If a website lacks structure, is static or unoptimized, consider site migration into a WordPress powered environment, where site wide or template-specific widgets and or elements can be implemented and leveraged without trying to attach a rocket on a rusty wagon trying to make it faster to outperform a sports car.
Sub domains are only needed if you need to diversify from your parent theme with a new offering and can dedicate an entirely unqiue link building program for each sub domain to provide buoyancy.
In this instance, it’s better to use Redirection a plugin for WordPress, and use keyword-rich categories to fix the site structure BEFORE investing anything into the content development, syndication or off page link building process to mask the inadequacies of the site structure through brute force or other least significant metrics.
These are just a few of the underpinnings or SEO site structure which if combined with tactical deep linking and content development can catapult a new website into a competitive vertical in a fraction of the time.
One thing is certain, your SEO approach will be tested by and must adapt to:
- Cutting edge advances in hardware (such as Google Caffeine)
- Newly implemented infrastructures which have superior intelligent algorithms to spot inaccuracies &
- pure competition on a playing field where only the top 10 matters
The answer ultimately depends on the needs of your business model. We prefer to theme and silo and devour the head and long-tail of traffic, others like the semi competitive high volume broad match phrases.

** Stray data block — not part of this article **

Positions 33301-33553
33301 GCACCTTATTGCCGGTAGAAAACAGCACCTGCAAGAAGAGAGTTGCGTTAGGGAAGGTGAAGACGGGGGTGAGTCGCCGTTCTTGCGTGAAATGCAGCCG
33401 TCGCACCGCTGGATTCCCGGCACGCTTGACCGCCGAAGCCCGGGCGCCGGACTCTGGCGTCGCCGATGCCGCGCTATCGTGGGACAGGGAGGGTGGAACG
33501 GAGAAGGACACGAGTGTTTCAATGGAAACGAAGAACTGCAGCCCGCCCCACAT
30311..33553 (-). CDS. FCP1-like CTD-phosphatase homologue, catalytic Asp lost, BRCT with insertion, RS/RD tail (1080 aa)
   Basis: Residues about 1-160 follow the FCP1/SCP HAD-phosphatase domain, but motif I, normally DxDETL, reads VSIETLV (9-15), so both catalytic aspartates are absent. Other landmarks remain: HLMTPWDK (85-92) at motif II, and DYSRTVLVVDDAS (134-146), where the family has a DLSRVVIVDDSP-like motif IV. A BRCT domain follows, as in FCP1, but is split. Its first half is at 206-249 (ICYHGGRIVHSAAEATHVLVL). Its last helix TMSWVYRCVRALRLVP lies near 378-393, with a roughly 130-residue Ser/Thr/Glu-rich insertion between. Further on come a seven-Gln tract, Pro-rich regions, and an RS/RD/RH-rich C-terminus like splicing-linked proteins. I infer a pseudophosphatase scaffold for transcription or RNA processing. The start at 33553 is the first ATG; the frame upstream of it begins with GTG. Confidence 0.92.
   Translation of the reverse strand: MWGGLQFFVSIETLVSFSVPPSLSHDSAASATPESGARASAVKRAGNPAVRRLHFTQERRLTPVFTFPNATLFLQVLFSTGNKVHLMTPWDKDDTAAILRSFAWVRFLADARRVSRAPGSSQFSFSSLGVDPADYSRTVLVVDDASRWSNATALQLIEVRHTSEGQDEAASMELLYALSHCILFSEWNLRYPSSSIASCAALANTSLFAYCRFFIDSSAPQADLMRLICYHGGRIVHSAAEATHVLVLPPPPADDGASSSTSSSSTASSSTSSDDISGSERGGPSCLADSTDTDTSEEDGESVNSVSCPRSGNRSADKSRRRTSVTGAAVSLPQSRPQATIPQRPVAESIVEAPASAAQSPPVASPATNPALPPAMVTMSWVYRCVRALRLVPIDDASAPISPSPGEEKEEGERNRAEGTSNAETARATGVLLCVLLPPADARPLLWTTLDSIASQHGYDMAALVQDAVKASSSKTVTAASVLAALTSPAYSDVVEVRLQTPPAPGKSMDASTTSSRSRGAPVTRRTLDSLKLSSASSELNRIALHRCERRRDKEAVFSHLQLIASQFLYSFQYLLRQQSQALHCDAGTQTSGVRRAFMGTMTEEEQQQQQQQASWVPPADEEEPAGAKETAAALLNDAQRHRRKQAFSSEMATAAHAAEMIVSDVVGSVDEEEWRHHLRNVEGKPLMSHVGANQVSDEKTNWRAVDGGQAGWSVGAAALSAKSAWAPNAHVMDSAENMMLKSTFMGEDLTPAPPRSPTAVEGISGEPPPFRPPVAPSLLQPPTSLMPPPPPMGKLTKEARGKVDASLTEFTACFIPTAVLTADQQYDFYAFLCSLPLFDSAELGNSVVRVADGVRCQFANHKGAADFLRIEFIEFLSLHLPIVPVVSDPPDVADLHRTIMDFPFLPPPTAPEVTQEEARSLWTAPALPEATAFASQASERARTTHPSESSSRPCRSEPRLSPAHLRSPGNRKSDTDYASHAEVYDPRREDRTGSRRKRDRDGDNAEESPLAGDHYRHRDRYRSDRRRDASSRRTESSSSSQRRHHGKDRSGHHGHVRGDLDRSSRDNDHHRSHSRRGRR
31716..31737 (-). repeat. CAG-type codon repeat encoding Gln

If you want to target competitive keywords, then use theming and siloing to capture all the semantic variations along the way. However, if you have an e-commerce / product based website, then keep your hops to a minimum and keep the naming conventions for URL’s flat and extremely descriptive (using up to 4 keywords with hyphens).
Then when its time to feed those pages, just a few deep links to each category page can set off a ranking chain reaction (forcing more page rank to move throughout the site).
More pages equates to more page rank, and the more page rank you have, the more frequent crawls your pages can garner. With the added value of increased crawl frequency and by implementing tactful tweaks to your titles, internal links or tags you can create a torrent of link equity to dial in competitive mid tail keywords.
We wish we could share more of the internal strategies and tactics, but just wanted to share a glimpse of some of the stuff that happens around the water cooler at SEO Design Solutions. There are roughly 100 metrics we are compiling into an SEO Playbook, perhaps we can roll out an e-book in the near future (if time permits).